We have to pay our green fees, in other words. Is that what you are saying ?
Yes that’s right.
Although the cost is high isn’t it. I mean there is no point in denying that the financial cost is great. You would see that as a reasonable thing for New Zealand citizens to pay ?
Yes the cost is one of the things against it of course. But to get any thing worth while, well in any day and age, you’ve got to pay for it, you’ve got to pay for quality. If these ships, and we’ve got to rely on our Naval people and our Naval ones, or the people who know what they are doing, and we hope it’s not toys for the boys that we are buying, and with the integrity of the people who are running our Navy, I don’t believe that that is so. That they need, they feel there is a want there. So that is how they are telling us what is necessary, and what is required, our frigates. I say yes that’s the smallest we need for efficient and comfortable, let’s not forget the comfort. I mean just because people are in the Services, doesn’t mean they have got to rough it. You’ve got to have people happy in the job that they are doing, to be able to do it efficiently, I think, that is part of it.
Do you think the general public get enough information on the issues to make a sensible, come to a sensible decision ?
No, I think, the Defence Department probably are the ones who, in my view, are sitting back a bit, by not letting us know exactly what’s going on, in as much as we can’t speak with any authority. People who are sympathetic to the cause for frigates, or anything else military, so that we can talk with any authority on why, how much, why it’s needed and so on, for any aspect of our Defence Force, the Army, Navy or Air Force. I think, and of course the media like to jump on the band wagon, and any thing to do with the Defence Forces, it’s always the squeaky wheel that gets the oil as I say, because the trendy’s who jump on and say “down with the frigates”, they are the ones that get interviewed. We have got to have some sort of a concentrated effort on the Defence, or Naval in this instance, the Navy’s side of it to give us this background. And don’t be shy, come out and say it properly, come out and say “we need these bloody ships”. It’s as simple as that, we need them and give us the reasons.
I understand that you’ve been involved in a comparatively recent development concerning ex Naval folk and their Association.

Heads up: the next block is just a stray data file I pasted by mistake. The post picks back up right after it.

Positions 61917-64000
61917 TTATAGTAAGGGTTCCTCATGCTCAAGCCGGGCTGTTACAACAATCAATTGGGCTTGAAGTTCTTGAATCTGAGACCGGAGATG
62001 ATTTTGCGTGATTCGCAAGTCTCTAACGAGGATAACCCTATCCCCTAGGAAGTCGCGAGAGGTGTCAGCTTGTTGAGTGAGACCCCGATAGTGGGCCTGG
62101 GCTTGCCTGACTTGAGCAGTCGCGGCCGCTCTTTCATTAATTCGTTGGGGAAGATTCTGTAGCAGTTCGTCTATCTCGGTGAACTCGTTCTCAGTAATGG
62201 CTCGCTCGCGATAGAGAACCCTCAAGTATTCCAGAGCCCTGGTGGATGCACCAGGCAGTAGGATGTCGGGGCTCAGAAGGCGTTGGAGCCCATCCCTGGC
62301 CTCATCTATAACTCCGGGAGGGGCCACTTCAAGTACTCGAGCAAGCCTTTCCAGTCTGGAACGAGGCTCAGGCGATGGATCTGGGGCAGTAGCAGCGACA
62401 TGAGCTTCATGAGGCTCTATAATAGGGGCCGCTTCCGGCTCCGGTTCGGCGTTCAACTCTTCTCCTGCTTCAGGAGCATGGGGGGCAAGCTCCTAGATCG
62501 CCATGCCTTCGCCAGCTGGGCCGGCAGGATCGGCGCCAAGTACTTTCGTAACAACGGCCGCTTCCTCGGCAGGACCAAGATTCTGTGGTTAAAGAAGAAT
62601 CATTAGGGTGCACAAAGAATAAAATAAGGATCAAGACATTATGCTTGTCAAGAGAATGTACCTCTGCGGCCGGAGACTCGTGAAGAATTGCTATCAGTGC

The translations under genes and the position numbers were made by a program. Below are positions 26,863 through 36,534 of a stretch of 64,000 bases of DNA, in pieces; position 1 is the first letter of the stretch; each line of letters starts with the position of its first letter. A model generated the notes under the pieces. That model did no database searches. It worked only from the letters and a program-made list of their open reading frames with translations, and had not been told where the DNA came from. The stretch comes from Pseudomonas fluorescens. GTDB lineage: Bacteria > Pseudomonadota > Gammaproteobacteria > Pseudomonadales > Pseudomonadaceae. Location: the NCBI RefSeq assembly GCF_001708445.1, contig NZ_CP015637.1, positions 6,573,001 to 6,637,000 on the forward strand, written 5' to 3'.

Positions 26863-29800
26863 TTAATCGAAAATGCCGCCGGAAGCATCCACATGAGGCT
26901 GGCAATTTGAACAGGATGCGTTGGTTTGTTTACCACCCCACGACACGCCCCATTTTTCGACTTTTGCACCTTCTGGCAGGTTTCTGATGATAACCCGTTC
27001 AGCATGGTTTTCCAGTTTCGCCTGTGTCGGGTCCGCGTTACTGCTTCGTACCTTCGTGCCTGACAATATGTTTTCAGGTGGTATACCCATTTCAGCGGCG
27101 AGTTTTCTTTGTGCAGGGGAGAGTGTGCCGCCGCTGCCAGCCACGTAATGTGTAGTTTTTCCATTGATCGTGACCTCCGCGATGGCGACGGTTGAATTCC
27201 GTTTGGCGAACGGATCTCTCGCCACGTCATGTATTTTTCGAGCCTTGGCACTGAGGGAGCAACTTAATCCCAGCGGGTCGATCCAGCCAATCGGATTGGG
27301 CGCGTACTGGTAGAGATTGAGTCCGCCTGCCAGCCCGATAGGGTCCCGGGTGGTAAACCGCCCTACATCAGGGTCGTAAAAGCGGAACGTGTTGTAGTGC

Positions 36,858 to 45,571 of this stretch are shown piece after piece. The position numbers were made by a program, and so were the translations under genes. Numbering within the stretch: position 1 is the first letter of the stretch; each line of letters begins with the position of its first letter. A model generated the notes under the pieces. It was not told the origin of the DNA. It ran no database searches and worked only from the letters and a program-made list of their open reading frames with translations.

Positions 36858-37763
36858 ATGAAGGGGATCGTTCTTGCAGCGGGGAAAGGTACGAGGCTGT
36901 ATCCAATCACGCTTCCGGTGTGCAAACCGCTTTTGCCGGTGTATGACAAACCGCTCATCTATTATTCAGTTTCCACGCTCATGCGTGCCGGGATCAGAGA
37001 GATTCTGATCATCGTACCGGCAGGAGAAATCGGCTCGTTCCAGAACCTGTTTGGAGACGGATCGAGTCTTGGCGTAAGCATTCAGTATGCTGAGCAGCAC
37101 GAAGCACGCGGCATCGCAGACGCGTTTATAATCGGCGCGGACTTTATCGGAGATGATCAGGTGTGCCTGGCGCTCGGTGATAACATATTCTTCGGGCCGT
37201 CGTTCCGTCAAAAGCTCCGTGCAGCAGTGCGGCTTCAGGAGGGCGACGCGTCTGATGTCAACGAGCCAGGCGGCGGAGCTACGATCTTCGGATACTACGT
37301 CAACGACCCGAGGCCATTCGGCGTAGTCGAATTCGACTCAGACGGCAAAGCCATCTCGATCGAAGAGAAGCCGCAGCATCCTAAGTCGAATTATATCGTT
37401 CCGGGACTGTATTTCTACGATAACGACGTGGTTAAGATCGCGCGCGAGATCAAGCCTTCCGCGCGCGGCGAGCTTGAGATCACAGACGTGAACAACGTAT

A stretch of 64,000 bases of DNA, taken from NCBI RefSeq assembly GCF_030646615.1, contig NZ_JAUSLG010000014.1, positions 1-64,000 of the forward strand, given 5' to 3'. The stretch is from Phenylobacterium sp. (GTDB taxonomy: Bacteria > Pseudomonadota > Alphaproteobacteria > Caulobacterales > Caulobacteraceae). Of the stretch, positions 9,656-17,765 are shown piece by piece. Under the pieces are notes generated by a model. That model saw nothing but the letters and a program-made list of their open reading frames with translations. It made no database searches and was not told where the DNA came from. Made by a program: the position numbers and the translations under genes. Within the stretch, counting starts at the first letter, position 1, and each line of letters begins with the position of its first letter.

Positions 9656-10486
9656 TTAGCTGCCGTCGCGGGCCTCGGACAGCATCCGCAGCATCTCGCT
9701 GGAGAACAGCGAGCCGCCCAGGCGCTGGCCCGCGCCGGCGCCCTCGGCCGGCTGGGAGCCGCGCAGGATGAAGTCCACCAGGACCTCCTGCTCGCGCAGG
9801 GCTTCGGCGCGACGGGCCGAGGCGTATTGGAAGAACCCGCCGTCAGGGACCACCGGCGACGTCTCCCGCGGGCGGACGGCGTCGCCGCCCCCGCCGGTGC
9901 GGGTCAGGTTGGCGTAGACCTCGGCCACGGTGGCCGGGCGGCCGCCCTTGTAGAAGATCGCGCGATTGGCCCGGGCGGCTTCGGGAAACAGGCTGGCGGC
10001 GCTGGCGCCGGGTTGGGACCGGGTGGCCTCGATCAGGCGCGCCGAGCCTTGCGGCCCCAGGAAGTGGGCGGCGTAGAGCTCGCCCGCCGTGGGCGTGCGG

Yes it was recently decided by a group of ex Navalmen I suppose in Christchurch, that we should set up an Association reflecting the New Zealand Naval side of ex Navalmens’ Association in the country. With the result that at the Annual Meeting of our group it was decided to apply for the name Royal New Zealand Naval Association. This was decided on, and from there the applications to use the word `Royal’ were made to the appropriate authorities. Later an Order in Council signed by the Minister of Justice of the day was granted to use the word `Royal’. We became Incorporated, with the result that the Royal New Zealand Naval Association Incorporated is now functioning throughout the length and breadth of the country. There are members from North Cape to Stewart Island. There is only one Branch of them in the meantime, and that is in Christchurch. It is also the New Zealand, the parent Association at the moment too. This will happen until there are other Branches throughout the country. It’s hard to explain, but the two Associations run in tandem, the National Association and the Christchurch Branch. Unless and until you have other Associations in other parts of the country, then you can’t have a National Association, President, Secretary, Treasurer and the whole bit, until you have representatives from these other would be Branches to form the National Association. In the mean time, the Christchurch Branch Executive also hold the position of National, President, Secretary, Treasurer and so on.
Yes, I understand.
In our last Annual General Meeting, it was decided to invite Sir David Beattie to become our Patron, and we are still waiting on a reply from that. If in fact they have written and asked him. Admiral Thorn retired, was interested from the beginning, and offered verbal assistance to some of the members of the Club who had spoken to him in Wellington. In fact we had written to him twice to become Patron, but never received a reply. I guess that tells the tale.
There is something wrong there ?
The Association is still going, and we hope to have Branches through out the country.
Well Ian, thank you very much for your time. I was very keen to get the views on this current defence scene from somebody who had served in the Navy during the War, and you have fitted in admirably in that role. And you have also given us an idea what it was like to serve as a Telegraphist during hostilities. Thank you very much for your help.
Good, thank you for the opportunity.
(end of interview)